A privileged girl and a charismatic boy's instant desire sparks a love affair made only more reckless by parents trying to keep them apart.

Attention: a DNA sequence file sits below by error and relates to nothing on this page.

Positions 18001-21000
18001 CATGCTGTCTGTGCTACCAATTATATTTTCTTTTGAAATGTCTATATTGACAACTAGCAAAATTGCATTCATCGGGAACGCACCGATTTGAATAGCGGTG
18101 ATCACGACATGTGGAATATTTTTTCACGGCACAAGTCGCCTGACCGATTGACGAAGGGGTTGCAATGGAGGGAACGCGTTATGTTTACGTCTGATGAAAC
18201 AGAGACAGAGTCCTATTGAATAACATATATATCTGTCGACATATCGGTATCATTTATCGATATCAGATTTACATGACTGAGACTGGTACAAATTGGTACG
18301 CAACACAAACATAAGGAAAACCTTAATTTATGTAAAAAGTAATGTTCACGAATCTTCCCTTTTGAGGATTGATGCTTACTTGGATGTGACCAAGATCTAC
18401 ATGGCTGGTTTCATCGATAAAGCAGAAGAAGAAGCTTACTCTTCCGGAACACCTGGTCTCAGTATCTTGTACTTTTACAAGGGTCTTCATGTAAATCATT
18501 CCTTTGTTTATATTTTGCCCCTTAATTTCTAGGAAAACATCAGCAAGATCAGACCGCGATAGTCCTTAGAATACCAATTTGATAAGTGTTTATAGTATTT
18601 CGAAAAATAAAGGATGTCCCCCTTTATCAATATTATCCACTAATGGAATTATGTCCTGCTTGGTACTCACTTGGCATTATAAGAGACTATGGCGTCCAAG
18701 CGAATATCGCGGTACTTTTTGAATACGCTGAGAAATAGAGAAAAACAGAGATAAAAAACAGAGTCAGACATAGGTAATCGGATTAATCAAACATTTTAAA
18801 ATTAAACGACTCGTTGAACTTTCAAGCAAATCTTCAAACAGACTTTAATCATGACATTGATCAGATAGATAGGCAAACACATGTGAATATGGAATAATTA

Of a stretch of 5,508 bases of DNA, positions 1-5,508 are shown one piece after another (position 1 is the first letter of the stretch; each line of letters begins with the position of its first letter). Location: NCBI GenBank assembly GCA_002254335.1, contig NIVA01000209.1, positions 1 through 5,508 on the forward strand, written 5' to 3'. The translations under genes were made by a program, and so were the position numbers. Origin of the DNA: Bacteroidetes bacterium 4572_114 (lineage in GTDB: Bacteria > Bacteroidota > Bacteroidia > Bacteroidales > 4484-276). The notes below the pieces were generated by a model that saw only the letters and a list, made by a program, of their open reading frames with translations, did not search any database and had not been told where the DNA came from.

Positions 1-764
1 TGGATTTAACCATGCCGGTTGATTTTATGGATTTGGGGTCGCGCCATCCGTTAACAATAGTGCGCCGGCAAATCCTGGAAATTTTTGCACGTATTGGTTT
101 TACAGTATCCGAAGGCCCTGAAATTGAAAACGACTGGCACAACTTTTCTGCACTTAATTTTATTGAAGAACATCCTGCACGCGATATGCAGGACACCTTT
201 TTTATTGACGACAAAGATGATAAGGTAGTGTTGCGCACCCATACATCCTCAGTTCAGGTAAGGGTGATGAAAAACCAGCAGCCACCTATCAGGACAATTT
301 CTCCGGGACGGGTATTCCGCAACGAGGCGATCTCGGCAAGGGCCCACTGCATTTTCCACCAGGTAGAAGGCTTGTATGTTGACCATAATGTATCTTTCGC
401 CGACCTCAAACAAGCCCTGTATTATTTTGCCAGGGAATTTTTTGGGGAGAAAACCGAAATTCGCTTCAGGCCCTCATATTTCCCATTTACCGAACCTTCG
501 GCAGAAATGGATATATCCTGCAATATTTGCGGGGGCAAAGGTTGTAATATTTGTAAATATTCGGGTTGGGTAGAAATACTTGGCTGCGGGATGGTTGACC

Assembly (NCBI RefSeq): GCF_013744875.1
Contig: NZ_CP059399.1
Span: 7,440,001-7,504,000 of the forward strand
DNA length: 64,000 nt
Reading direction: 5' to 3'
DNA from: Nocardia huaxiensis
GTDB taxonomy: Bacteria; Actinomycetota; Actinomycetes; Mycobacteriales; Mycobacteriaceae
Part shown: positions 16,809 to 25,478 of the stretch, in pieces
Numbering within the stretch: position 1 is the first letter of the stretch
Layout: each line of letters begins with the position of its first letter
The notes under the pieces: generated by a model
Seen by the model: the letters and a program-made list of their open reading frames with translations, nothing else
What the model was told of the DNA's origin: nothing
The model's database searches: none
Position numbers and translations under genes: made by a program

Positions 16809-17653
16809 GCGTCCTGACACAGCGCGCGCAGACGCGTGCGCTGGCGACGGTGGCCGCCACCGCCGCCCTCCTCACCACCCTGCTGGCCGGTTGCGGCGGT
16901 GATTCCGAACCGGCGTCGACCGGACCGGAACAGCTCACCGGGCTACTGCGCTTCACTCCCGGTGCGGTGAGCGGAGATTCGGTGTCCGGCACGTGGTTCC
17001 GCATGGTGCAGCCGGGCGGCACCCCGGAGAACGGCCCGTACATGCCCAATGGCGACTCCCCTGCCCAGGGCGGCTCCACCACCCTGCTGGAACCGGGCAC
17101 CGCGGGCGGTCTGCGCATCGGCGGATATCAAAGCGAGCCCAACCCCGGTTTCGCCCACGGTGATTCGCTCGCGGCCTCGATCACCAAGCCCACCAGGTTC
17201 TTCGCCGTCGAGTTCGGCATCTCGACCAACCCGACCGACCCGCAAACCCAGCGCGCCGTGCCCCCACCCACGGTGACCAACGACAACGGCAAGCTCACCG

On Valentines Day in 2014, Universal released the second adaptation of Endless Love, Scott Spencer's 1979 National Book Award nominated novel. The 1981 film adaptation received 6 Golden Raspberry nominations, so it is fair to say that Spencer's novel didn't lend itself well to screen the first time around. The 2014 tells the story of when 17-year-old Jade (Gabriella Wilde) graduates high school with high hopes for an impressive scholarship, she looks back with some regret at having neglected her social life. Classmate David (Alex Pettyfer) has had a crush on Jade throughout high school, but never acted on it. A chance meeting between the two sets in motion a deep summer love, much to the disapproval of Jade's father (Bruce Greenwood), who determines David to be a bad influence on his daughter. Time is a valuable asset in filmmaking, especially when setting the scene for a movie. Back stories must be set out, and then fleshed out, so that it's clear what drives the characters to make the choices they do. _Endless Love_ doesn't feel the need to worry the audience with any of that, starting on Graduation Day with two protagonists who it is admitted have never spoken to each other, and having them fall straight in love. Jade, who has precious few friends, implying her classmates know very little about her personality, is idolised by David, presumably for being a blonde bombshell. When given the smallest amount of attention from David, Jade then is willing to drop everything that her father has coerced her into working for. When Daddy shows his disapproval, because he projects expectations of Jade's dead brother onto her, Jade becomes little more than a pawn between her father and David. While Jade's mother appears to be softer towards the relationship, her viewpoint is completely undermined when we learn that her husband is cheating on her (a plot point that seemingly is to further the animosity between David and Jade's father, but becomes completely forgotten about later on). The acting is passable, but when working with a cardboard screenplay there is very little point. Endless Love is the worst type of film. Promoting itself as a young woman's choice to leave the clutches of her evil father is both disingenuous, dangerous and damaging to the young women it is aimed at. There is no plot, no backstory, no personality, no point. It is misogynistic, shallow and degrading. Don't watch this.